A system, applications, and products (SAP) analyst is a professional that determines the SAP software program needs of a business. To do this, they conduct extensive research and analysis on existing systems, applications, and products that the business has in place.
Apart from these primary duties, SAP analyst is also responsible for gathering data from different departments, creating strategies to optimize business processes using SAP, and implementing these strategies alongside managers and other employees involved in handling the software aspect of the business. Moreover, they may also be in charge of training junior employees and providing coaching sessions when necessary.
If you want to become an SAP analyst, you must have a degree in business, computer science, or something else that is just as relevant. Furthermore, you must have relevant work experience working with SAP, business strategy, or another relevant line of work.
On average, the salary of an SAP analyst is $87,000, or roughly $42 an hour. If you live in the highest-paying states, you may have the potential to earn as much as $115,000 annually or even higher.
There is more than meets the eye when it comes to being a sap analyst. For example, did you know that they make an average of $42.21 an hour? That's $87,801 a year!
Between 2018 and 2028, the career is expected to grow 9% and produce 56,000 job opportunities across the U.S.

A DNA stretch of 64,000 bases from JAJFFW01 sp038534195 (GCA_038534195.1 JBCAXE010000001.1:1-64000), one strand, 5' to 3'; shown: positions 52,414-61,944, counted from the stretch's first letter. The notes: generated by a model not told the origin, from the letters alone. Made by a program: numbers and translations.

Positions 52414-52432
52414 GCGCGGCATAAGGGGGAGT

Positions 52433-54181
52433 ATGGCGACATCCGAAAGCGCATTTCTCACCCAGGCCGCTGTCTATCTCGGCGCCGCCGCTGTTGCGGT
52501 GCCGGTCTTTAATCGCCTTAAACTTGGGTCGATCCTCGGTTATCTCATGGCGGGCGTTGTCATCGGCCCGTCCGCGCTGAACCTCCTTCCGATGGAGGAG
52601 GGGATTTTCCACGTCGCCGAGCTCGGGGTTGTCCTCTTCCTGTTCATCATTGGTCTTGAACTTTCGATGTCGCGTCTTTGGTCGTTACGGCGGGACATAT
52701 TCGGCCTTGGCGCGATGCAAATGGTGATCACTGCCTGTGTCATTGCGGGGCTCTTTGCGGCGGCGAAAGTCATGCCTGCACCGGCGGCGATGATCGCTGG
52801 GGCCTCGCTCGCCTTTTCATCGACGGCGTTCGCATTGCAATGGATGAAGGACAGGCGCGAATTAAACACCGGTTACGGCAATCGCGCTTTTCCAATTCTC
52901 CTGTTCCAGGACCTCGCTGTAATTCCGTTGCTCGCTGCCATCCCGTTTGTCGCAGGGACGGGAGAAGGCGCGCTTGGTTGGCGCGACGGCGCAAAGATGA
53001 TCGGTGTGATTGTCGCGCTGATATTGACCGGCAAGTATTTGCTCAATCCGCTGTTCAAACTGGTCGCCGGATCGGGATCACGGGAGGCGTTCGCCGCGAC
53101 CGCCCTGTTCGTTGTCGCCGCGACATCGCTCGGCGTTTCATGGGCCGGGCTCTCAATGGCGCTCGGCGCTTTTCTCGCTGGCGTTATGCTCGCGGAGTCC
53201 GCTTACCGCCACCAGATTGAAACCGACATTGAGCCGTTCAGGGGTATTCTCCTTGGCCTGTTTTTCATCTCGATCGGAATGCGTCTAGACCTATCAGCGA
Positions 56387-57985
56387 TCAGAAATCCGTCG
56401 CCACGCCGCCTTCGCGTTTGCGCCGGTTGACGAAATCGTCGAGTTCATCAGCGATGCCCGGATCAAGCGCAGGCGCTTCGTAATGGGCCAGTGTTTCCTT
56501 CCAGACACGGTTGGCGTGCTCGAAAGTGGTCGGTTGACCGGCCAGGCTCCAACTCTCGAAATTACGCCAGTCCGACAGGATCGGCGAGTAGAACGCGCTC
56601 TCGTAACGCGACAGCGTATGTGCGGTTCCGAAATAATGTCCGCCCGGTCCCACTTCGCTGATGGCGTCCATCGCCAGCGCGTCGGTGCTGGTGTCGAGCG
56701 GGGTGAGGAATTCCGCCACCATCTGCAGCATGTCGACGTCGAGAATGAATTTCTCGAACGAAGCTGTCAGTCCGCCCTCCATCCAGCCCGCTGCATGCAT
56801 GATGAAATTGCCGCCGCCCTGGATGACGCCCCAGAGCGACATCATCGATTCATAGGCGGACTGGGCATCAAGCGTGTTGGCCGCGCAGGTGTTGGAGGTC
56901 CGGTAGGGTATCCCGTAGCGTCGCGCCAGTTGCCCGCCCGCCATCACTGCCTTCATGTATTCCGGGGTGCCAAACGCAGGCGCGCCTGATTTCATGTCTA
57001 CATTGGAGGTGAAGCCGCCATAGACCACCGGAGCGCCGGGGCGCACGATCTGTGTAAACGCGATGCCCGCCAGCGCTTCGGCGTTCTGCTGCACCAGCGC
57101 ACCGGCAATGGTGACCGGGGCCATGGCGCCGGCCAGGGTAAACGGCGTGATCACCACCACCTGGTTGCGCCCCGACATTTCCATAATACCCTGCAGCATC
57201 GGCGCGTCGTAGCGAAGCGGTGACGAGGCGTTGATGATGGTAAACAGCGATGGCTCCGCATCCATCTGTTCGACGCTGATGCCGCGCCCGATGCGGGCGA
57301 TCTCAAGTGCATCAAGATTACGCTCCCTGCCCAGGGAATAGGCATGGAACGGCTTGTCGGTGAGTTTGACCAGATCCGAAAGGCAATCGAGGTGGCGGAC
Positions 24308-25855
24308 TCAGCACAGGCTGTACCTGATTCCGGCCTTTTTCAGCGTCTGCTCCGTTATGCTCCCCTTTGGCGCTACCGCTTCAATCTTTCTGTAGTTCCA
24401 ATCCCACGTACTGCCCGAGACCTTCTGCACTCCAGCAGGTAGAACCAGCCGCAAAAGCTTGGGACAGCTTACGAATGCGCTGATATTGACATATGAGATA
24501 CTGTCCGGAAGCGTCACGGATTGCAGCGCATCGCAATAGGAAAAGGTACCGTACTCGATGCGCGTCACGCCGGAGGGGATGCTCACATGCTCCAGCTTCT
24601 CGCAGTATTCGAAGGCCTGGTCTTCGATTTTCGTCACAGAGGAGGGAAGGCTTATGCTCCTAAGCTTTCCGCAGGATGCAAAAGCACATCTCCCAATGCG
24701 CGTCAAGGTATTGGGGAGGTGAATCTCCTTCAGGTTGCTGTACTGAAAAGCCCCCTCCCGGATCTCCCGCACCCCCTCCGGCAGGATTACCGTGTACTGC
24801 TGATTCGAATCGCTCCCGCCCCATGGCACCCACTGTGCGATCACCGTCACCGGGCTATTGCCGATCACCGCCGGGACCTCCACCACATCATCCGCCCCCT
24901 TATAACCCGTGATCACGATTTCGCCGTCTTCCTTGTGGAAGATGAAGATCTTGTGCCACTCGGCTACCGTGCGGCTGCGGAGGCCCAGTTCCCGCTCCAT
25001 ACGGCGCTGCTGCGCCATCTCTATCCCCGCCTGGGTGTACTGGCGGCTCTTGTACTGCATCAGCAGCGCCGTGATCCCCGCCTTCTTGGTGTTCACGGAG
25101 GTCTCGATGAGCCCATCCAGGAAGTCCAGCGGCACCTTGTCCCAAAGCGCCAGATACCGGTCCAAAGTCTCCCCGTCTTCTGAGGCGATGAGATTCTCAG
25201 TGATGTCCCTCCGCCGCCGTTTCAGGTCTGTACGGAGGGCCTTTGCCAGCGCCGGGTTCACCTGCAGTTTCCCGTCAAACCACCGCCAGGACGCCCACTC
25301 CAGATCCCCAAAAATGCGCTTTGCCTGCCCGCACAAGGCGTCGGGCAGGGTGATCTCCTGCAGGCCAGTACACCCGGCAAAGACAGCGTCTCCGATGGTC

There are certain skills that many sap analysts have in order to accomplish their responsibilities. By taking a look through resumes, we were able to narrow down the most common skills for a person in this position. We discovered that a lot of resumes listed communication skills, creativity and analytical skills.
When it comes to the most important skills required to be a sap analyst, we found that a lot of resumes listed 12.0% of sap analysts included to-be, while 11.7% of resumes included business process, and 9.6% of resumes included procedures. Hard skills like these are helpful to have when it comes to performing essential job responsibilities.
When it comes to searching for a job, many search for a key term or phrase. Instead, it might be more helpful to search by industry, as you might be missing jobs that you never thought about in industries that you didn't even think offered positions related to the sap analyst job title. But what industry to start with? Most sap analysts actually find jobs in the manufacturing and technology industries.
If you're interested in becoming a sap analyst, one of the first things to consider is how much education you need. We've determined that 66.0% of sap analysts have a bachelor's degree. In terms of higher education levels, we found that 25.2% of sap analysts have master's degrees. Even though most sap analysts have a college degree, it's impossible to become one with only a high school degree or GED.
Choosing the right major is always an important step when researching how to become a sap analyst. When we researched the most common majors for a sap analyst, we found that they most commonly earn bachelor's degree degrees or master's degree degrees. Other degrees that we often see on sap analyst resumes include associate degree degrees or diploma degrees.
You may find that experience in other jobs will help you become a sap analyst. In fact, many sap analyst jobs require experience in a role such as sap consultant. Meanwhile, many sap analysts also have previous career experience in roles such as sap bw consultant or sap-sd consultant.